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Thursday, April 05, 2018

Peter Larsen: "There is no such thing as 'junk DNA'"

The March 2018 issue of Chromosome Research is a Special Issue on Transposable Elements and Genome Function. I found it as I was doing my routine search for papers on junk DNA in order to see whether scientists are finally beginning to understand the issue. Peter Larsen (guest editor) wrote the introduction to the special issue. He says ...
There is no such thing as “junk DNA.” Indeed, a suite of discoveries made over the past few decades have put to rest this misnomer and have identified many important roles that so-called junk DNA provides to both genome structure and function (this special issue; Biémont and Vieira 2006; Jeck et al. 2013; Elbarbary et al. 2016; Akera et al. 2017; Chen and Yang 2017; Chuong et al. 2017). Nevertheless, given the historical focus on coding regions of the genome, our understanding of the biological function of non-coding regions (e.g., repetitive DNA, transposable elements) remains somewhat limited, and therefore, all those enigmatic and poorly studied regions of the genome that were once identified as junk are instead best viewed as genomic “dark matter.”

This is very disappointing. Anyone working on transposons should know that more than half of our genome is composed of various bits and pieces of defective transposons. Nobody has ever provided convincing evidence that most of that flotsam and jetsam is functional. The default explanation is that it is junk and that makes a lot of sense since it certainly looks like junk.

Larsen proposes that transposable elements are involved in the third and fourth dimensions of the genome. The third dimension is DNA & chromatin structure and the fourth dimension is time-related biological processes. He provides no evidence that half of our genome plays a functional role in these "dimensions."

There is evidence that some transposon-related sequences have been co-opted to perform regulatory and structural roles but that doesn't mean that all of them do. That crazy form of argument has been ridiculed so many times that I'm surprised to see it resurface in 2018. It's almost as though the scientists who use it don't even read the literature on junk DNA.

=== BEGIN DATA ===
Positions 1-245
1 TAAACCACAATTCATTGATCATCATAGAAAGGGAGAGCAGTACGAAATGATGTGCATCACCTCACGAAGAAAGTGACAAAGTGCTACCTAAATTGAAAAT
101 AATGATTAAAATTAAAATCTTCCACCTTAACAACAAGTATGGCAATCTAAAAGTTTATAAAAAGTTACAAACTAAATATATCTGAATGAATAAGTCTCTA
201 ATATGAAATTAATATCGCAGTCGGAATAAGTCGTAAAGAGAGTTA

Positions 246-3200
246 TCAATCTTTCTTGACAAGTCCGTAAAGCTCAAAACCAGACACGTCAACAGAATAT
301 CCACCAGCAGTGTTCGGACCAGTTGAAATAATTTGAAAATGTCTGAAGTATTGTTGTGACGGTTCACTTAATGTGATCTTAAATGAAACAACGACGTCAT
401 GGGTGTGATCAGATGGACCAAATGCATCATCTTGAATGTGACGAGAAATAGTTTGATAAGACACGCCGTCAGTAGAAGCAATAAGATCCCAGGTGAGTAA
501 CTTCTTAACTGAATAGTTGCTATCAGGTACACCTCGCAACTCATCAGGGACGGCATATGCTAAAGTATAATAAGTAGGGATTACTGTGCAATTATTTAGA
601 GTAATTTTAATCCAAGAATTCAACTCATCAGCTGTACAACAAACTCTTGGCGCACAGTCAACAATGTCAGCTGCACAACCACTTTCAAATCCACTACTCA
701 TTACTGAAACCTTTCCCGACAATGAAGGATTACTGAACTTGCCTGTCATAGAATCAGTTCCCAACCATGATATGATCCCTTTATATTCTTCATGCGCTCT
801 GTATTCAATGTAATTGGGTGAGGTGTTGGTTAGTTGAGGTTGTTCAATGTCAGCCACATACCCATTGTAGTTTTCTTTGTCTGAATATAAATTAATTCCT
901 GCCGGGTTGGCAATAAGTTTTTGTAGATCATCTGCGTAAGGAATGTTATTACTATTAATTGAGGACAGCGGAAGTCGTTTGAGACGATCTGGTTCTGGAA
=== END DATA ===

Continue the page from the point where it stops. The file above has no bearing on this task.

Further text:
Five Things You Should Know if You Want to Participate in the Junk DNA DebateFurthermore, the evidence for junk DNA is not confined to speculation about the role of transposon fragments. There's lots of other data that must be refuted before you announce the death of junk DNA. If you don't know what that evidence is, then you have no business writing about the subject.

I'm also annoyed about sloppy use of the term "dark matter." As far as I can tell, it's an attempt to: (1) shift the burden of proof, and (2) glamorize ignorance. The default explanation for transposon fragments is junk. The burden of proof is on those who want to prove function. By saying that it's "dark matter" they ignore the default explanation and shift the burdon of proof on to those who say it's junk DNA. The glamorous part is due to associating the term with the dark matter of the universe. There's plenty of evidence for the existence of that kind of dark matter even though astronomers don't know exactly what it's composed of. The idea here is that by referring to the 'dark matter' of the genome you imply that there really is something mysterious and important going on but we just don't know what it is.

That's not true. We know a lot about genomes and there are no great mysteries [What's In Your Genome? - The Pie Chart]. We know that most of the human genome is junk in spite of what Peter Larsen says.

Can someone explain what's going on? There really isn't much of a controversy any more. Knowledgeable scientists have examined the data and concluded that about 90% of our genome is junk. How can you write about junk DNA without mentioning that data and how does an article like this get past peer review?

Peter Larsen has received a link to this post. I'm looking forward to his response.

Larsen, P.A. (2018) Transposable elements and the multidimensional genome. Chromosome Research, 26:1-3. [doi: 10.1007/s10577-018-9575-2]

1 comment :

  1. Ahh, the "it's wrapped up into chromatin"-fallacy, a favorite of Sal Cordova.

    Yes, what the hell else would it be? As the genome size has inflated over time, so has chromatin packaging co-evoled to keep it tightly packaged. That doesn't mean that DNA "does" something, all it means is that selection to get rid of it hasn't been strong enough to counteract the mechanisms responsible for it's accumulation. But the components necessary to package additional DNA in an expanding genome already existed, so didn't have to be invented de novo.